You did a marvelous job of describing the difference in truly older vintage fragrances and what Laurie was trying to accomplish with Nostalgie. Sort of the best of both worlds, I think.

    • Angela says:

      I think part of what attracts me to Nostalgie is how it bridges a couple of my favorite perfume genres, too. The myrrh, patchouli, violet leaf, and moss give it lots of warmth and sophistication, but some of the other notes lighten it and make it more playful.

    • OperaFan says:

      Sort of makes you feel like an adopted mother, doesn’t it?
      Nostalgie is a beauty and I’ve received plenty of compliments from wearing it! :)

      • Angela says:

        I’m amazed at how many people refer to Laurie Erickson by her first name! Not many perfume houses have engendered that level of love.

  3. Absolute Scentualist says:

    Angela, I had to run and test Vega and Nostalgie together after you mentioned their similarity and I do see it. Personally, I’m very fond of Vega though I wear No. 5 far more than I wear Vega simply because I have more of it. ;) Nostalgie definitely fills that eventual Vega-shaped hole in my wardrobe, however, and while I like Miriam, the basenotes of Nostalgie worked better on my skin than did those of Miriam, sadly.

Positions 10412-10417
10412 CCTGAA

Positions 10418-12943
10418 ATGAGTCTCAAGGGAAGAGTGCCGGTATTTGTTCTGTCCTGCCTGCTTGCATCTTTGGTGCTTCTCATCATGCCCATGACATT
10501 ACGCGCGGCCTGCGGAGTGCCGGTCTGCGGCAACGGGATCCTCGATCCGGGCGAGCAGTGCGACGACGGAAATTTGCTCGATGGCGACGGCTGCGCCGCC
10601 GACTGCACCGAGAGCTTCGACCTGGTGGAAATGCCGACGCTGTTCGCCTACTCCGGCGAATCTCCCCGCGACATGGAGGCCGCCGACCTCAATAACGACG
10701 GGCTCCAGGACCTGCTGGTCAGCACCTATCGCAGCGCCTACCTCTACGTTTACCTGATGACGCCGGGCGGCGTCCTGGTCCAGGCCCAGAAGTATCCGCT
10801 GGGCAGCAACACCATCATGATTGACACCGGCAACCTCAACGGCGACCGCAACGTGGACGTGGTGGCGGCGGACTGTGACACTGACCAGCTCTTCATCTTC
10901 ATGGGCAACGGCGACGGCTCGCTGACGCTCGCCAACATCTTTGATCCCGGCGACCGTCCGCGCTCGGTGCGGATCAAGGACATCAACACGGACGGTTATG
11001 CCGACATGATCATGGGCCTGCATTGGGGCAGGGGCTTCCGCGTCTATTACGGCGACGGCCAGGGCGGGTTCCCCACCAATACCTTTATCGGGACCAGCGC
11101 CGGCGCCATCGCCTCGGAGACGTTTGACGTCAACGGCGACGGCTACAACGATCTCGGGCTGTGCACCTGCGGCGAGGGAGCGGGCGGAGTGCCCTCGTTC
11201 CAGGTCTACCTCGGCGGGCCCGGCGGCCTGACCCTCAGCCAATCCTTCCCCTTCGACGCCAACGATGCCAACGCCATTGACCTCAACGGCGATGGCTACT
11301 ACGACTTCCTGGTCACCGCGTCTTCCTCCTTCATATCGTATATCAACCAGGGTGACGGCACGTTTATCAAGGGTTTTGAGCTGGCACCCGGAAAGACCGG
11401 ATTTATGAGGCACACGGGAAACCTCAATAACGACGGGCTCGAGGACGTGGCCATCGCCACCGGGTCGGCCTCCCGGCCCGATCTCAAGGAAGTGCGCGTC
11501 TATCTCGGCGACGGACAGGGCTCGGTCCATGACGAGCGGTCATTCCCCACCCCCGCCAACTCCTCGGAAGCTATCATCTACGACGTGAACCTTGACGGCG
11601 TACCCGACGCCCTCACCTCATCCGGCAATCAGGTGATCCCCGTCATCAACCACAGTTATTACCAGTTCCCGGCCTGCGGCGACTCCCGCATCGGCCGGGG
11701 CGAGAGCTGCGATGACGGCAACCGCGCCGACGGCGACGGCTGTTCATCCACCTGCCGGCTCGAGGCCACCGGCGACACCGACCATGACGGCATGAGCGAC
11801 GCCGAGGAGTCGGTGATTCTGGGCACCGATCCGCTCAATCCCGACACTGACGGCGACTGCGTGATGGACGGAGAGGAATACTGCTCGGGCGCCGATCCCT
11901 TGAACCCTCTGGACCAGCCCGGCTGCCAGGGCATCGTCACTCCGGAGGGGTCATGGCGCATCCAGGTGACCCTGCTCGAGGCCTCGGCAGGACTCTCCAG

But Nostalgie is really beautiful and I love how it smells of not just the flowers themselves but the carnality I often associate with them as well. And the woody drydown is so soothing and makes me want to wear it with silk. Sonoma Scent Studio is quickly becoming one of my favorite perfume lines and I have many bottles on my “to buy” list featuring Lori’s unique touch and depth.

    • Angela says:

      It’s good to know it’s not just me who sees the Vega-Nostalgie link! I love Vega, but it’s ridiculously expensive. Nostalgie is a more than worthy substitute, in my opinion.

  4. mals86 says:

    Nostalgie is just simply lovely.

    It does seem more closely related, to me, to Miriam than to Vega, but I love all three of them. They’re in my wheelhouse, as it were. Agreed, Miriam is quite a bit sweeter (that sandalwood, that vanilla). Nostalgie is gorgeous stuff.

    • Angela says:

      I’d love to know what you think after a 3-way side by side test!

      I see a bottle of Nostalgie in my future before too long.

  5. JolieFleurs says: